INDUSTRIAL RELATIONS ACTS, 1946 TO 2001
SECTION 20(1), INDUSTRIAL RELATIONS ACT, 1969
- AND -
Chairman: Mr Flood
Employer Member: Mr Pierce
Worker Member: Mr. Somers
2. The dispute concerns a worker who has been employed by the Company for the past seven years. She claims that she has been subjected to bullying and harassment in the workplace for a considerable time and has reported various incidents to different members of Management ,to no avail. The Company rejected the claim. On the 11th October, 2001 the worker referred a complaint to the Labour Court under Section 20 (1) of the Industrial Relations Act, 1969 and agreed to be bound by the Court's recommendation. A Court hearing was held in Galway on the 7th November,2001.
3. 1. The claimant brought to different supervisors' attention details of three separate instances concerning her delivery mail bag, her bicycle and an obscene letter which was sent to her home address. The Company took no action.
2. The worker suffered severe distress as a result of these incidents and they had a detrimental effect on her, making her fearful. She felt that the Company failed in
its responsibilities in not dealing with the issues complained of and that local Management ignored her complaints.
4. 1. The Company is very anxious to make sure that a positive and safe working environment exists which is free from all forms of bullying and harassment.
The Company as per its policy and procedures (which require formal written allegations) will fully investigate the complaints on receipt of a formal written complaint.
2. The only incident concerning the claim, of which the Company is aware, took place in May, 2001 when the claimant handed to her supervisor an offensive
letter received at her home address. Following consultation with security personnel the Company informed the claimant that there was no evidence to show that a member of An Post was involved and that the matter was proper to the
Garda Siochana, to investigate.
3. The Company would like to be afforded the opportunity to formally investigate the claimant's allegations in line with its policy for dealing with such matters.
The claimant outlined a number of incidents that she had brought to the notice of her Supervisors. The Company representatives stated that they were only aware of one such incident, but were not in a position to refute her claims on the others.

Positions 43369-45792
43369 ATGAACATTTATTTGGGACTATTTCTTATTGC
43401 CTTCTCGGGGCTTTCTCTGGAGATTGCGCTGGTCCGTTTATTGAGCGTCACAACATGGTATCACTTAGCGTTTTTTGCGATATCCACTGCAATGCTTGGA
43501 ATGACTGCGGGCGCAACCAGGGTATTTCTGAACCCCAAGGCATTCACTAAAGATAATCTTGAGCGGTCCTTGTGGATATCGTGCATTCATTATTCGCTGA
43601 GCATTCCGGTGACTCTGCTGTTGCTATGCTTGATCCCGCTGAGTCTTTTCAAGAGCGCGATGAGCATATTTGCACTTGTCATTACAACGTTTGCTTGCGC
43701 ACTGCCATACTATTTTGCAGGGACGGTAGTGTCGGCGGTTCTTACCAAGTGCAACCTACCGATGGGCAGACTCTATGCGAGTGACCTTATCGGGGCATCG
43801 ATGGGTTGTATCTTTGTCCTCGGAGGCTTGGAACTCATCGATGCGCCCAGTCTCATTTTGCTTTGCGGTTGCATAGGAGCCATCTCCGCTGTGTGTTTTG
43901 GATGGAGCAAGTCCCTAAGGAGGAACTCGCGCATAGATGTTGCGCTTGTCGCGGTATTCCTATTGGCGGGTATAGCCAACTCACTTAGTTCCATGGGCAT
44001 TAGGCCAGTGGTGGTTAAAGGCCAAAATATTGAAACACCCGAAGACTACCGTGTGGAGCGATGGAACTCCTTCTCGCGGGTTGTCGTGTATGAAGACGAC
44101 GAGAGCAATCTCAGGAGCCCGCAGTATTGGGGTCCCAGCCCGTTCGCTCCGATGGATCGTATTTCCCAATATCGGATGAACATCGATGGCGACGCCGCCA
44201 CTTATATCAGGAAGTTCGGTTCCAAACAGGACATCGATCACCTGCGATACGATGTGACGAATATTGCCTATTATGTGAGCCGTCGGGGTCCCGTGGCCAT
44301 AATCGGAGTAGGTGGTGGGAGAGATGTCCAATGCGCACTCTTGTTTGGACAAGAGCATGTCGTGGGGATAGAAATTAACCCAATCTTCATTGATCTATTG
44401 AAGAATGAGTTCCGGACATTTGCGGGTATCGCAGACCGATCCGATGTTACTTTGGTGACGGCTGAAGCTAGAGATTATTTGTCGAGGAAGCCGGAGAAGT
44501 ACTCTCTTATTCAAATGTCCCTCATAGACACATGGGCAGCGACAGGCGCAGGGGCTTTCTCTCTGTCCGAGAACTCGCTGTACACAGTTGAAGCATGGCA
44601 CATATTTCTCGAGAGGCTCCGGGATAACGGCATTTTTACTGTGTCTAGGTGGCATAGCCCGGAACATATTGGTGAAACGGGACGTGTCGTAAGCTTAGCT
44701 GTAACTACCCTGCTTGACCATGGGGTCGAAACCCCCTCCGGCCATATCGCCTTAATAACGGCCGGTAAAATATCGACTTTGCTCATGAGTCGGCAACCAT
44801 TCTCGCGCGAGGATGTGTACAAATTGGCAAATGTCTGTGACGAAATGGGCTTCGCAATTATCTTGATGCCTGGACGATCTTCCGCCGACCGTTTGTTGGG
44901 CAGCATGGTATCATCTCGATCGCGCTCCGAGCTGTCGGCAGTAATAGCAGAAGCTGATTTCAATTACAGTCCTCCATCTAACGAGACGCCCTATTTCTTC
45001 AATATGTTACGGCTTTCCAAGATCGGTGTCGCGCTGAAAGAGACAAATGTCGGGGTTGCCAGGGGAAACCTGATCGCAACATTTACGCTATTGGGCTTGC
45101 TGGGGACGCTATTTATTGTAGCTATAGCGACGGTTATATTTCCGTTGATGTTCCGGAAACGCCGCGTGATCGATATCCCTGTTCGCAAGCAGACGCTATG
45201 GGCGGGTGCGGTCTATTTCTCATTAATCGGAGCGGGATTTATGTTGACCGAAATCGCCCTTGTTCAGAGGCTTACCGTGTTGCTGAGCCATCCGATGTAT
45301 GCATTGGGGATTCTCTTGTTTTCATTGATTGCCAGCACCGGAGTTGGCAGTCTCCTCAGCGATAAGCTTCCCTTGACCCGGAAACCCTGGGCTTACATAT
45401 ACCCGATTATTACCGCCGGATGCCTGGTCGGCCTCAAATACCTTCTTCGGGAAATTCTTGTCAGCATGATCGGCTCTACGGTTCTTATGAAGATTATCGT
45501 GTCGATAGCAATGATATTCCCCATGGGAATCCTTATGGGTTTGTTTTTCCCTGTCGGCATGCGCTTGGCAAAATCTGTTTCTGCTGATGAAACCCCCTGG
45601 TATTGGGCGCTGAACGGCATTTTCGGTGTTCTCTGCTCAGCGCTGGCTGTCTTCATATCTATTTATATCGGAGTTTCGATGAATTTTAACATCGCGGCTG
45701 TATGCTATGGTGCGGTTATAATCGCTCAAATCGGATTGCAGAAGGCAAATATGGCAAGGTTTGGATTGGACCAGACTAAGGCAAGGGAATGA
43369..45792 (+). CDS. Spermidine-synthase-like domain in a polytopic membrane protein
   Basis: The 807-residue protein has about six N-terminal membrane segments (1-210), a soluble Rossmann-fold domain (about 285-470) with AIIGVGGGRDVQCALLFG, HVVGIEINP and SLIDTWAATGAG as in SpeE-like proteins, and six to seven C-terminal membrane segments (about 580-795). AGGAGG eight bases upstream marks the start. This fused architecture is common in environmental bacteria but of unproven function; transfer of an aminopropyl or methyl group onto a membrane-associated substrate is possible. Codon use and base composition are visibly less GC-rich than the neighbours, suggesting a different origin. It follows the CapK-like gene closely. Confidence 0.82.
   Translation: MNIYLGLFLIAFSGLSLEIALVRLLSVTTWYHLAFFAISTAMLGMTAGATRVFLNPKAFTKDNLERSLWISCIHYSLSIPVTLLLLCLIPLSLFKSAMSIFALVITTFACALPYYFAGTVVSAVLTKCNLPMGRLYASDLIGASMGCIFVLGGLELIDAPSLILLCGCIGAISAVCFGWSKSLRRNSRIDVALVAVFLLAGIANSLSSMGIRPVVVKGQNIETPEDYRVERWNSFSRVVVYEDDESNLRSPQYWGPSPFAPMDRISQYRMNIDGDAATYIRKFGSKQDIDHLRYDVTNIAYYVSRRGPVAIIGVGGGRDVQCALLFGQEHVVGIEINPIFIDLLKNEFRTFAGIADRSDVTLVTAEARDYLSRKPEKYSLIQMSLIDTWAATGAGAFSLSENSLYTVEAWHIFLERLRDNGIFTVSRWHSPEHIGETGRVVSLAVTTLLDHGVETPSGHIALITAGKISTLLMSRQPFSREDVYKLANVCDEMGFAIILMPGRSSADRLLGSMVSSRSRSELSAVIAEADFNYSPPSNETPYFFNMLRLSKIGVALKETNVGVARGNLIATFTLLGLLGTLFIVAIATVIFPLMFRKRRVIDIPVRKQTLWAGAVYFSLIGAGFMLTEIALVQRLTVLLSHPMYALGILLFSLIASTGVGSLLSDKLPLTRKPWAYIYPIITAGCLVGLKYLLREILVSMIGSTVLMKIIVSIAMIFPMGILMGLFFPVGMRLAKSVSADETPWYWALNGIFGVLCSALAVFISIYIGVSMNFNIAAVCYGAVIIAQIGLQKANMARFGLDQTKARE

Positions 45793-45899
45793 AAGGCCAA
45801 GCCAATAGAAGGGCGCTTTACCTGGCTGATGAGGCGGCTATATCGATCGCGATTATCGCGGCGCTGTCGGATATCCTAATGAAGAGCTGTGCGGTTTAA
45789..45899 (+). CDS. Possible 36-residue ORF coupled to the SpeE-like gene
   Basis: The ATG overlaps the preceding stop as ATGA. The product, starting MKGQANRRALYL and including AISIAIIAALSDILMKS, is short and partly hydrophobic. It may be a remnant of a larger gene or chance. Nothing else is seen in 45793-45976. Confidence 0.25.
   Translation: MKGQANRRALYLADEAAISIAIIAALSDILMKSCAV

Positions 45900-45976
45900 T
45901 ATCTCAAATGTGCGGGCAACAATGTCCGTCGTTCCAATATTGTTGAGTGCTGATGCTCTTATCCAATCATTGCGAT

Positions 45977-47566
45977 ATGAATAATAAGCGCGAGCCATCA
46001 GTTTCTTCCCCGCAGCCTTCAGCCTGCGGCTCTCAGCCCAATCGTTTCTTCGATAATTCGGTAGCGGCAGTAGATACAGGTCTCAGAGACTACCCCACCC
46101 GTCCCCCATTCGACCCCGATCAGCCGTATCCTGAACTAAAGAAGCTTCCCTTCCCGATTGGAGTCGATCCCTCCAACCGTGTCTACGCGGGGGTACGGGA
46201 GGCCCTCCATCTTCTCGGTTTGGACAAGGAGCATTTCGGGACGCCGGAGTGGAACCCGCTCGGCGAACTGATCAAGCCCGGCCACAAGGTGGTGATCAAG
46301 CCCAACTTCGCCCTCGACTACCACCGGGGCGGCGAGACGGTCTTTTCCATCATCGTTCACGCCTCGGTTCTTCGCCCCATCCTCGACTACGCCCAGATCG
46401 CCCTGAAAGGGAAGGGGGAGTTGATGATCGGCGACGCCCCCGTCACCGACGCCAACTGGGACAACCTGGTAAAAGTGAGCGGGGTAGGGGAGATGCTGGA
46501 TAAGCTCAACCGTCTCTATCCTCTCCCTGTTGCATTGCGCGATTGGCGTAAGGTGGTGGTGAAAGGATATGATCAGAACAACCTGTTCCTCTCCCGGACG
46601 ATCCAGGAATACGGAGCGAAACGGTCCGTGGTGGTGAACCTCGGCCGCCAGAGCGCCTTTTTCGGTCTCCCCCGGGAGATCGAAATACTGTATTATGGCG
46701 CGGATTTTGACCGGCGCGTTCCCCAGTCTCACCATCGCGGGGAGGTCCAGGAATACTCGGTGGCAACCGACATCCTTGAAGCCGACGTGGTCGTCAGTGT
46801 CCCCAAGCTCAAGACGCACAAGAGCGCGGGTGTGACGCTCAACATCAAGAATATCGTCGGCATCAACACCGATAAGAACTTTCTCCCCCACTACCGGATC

In the absence of satisfactory rebuttal of the claimant's allegations, the Court accepts her case as presented.
Given that these incidents were known to members of Management, and by their nature form the basis of bullying and harassment, the Court is not satisfied that the Company acted in a responsible fashion in dealing with this case. Even at this stage the Company was, in the view of the Court, taking a rigid and unhelpful stance in trying to address the problem.
The Court is conscious of the difficulties facing a Company in dealing with allegations of this nature, particularly if they are made by one employee against another. The Court is also conscious that the Company has a formal Bullying and Harassment procedure. However, taking too formal an approach to these matters can often inhibit people coming forward, despite their distress.
Requesting the employee at this stage to go through the formal procedures, despite her having made a number of complaints to her superiors, would seem to indicate a lack of urgency and lack of appreciation of the effect on the individual of her treatment.
The Court, having considered the information before it, recommends that the Company pay the claimant £2000 (2539.48 Euro) as compensation in this case, and ensure that the workplace is safe, secure and free of bullying of any type.
Signed on behalf of the Labour Court
Enquiries concerning this Recommendation should be addressed to Tom O'Dea, Court Secretary.